By Jonathon Porritt | 24 February 2011, 11:14 BST
The Sustainable Development Commission (SDC) is organising its final event on March 1st, prior to its demise at the end of March. Despite more and more people now recognising the government’s decision to axe the SDC as one of its most crass, ideologically driven decisions so far (as evidenced by the fact that they haven’t yet worked out what (if anything) to put in its place), there will be no recriminations on the day. It will be all sweetness and light as delegates explore the appropriately upbeat challenge of ‘taking sustainability to scale’.
That inevitably means the focus will be on civil society and the business community, as government ministers wouldn’t even understand what ‘taking sustainability to scale’ means. But if you ignore government, there are some truly exciting things going on, which ensure that sustainable development is alive and well in the UK.
Perhaps most encouraging of all is the way in which leading companies are pressing on with their sustainability strategies regardless. This year’s Plan A Conference in February attracted 1,200 suppliers to the QEII Centre, not just to listen to both the chief executive and the chairman of M&S eloquently reaffirming their own personal commitment to Plan A, but to get stuck into an extraordinary range of very practical sessions about improving their performance. Last year, there were just 400 suppliers.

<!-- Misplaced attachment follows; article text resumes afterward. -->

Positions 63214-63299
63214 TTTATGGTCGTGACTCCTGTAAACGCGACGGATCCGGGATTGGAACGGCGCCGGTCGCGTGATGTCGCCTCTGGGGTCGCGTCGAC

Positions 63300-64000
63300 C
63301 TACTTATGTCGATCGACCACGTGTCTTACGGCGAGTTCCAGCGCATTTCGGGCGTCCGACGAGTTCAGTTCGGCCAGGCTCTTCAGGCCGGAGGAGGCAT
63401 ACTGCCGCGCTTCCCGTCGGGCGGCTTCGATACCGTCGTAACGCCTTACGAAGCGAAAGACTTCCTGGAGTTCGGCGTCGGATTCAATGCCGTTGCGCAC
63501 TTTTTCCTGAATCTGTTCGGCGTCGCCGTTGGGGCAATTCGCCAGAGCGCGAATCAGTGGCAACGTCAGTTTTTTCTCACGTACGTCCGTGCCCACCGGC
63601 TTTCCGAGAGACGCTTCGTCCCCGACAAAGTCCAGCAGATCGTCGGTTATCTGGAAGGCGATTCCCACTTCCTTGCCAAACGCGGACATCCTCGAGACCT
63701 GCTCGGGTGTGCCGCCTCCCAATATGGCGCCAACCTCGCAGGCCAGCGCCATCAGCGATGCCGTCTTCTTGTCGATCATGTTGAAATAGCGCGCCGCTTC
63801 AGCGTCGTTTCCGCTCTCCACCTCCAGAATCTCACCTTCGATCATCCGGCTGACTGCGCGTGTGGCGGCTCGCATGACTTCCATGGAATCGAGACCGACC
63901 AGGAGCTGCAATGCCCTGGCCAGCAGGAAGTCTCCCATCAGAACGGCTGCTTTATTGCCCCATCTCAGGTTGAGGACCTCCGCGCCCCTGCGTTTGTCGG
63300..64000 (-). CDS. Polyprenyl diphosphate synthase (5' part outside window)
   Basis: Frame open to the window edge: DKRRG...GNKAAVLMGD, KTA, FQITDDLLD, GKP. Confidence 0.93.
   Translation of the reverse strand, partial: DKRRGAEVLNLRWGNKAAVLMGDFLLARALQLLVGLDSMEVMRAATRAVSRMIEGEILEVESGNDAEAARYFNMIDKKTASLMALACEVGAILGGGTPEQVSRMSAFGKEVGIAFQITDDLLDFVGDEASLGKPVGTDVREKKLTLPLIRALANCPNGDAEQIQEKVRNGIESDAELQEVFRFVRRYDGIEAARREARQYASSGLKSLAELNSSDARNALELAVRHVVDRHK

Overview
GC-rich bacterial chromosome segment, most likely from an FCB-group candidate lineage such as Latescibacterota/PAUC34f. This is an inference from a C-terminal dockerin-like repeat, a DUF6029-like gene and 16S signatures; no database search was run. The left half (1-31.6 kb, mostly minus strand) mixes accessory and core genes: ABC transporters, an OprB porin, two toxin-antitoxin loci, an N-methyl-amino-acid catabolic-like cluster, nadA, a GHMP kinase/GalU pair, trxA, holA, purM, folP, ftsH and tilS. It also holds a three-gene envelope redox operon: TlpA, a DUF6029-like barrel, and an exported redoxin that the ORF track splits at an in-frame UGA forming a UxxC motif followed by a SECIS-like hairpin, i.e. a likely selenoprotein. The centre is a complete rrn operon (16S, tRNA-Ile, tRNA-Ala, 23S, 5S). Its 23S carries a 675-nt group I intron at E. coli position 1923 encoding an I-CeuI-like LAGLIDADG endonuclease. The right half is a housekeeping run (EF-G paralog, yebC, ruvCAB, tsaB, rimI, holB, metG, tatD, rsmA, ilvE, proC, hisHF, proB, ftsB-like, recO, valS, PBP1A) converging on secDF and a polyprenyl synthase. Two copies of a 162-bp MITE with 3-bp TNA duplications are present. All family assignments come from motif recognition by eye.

The same kind of ‘growth in interest’ has happened with the annual Ecobuild Exhibition and Conference. In its first year, Ecobuild attracted fewer than 1,000 dyed-in-the-wool green building enthusiasts. More than 50,000 people will be attending this year’s event at the ExCel Centre in Docklands. (It would have been a few more if the various government ministers who had committed to coming to Ecobuild hadn’t pulled out at the last moment – demonstrating their usual impeccable political judgement).
And then the Co-operative launched its Ethical Operating Plan on February 17th. Although the Co-operative has always worked on many corporate sustainability issues, it has never really brought it together in one coordinated strategy. This plan does just that, spanning the breadth of its work, driven forward by 47 very ambitious commitments.
Although most progressive companies today happily recognise the importance of social justice in what they’re doing, it’s just not at the heart of their own sustainability journeys. The Co-operative Ethical Operating Plan sets a benchmark for embedding social justice – both internationally and here in the UK.
The Co-operative also reckons it will be involved in 10,000 community-related projects in the UK over the next three years. And that’s the other reason to be hopeful on the ‘scaling up’ story – the huge amount of community-level activism the length and breadth of the country.
So does it matter that the government has shown zero leadership on sustainable development since the day it was elected? Of course it does – so much else could be happening if they even started to get their act together.
Happily, however, there’s no shortage of people with both the vision and the energy to get on and make things happen elsewhere.
Source: Forum for the future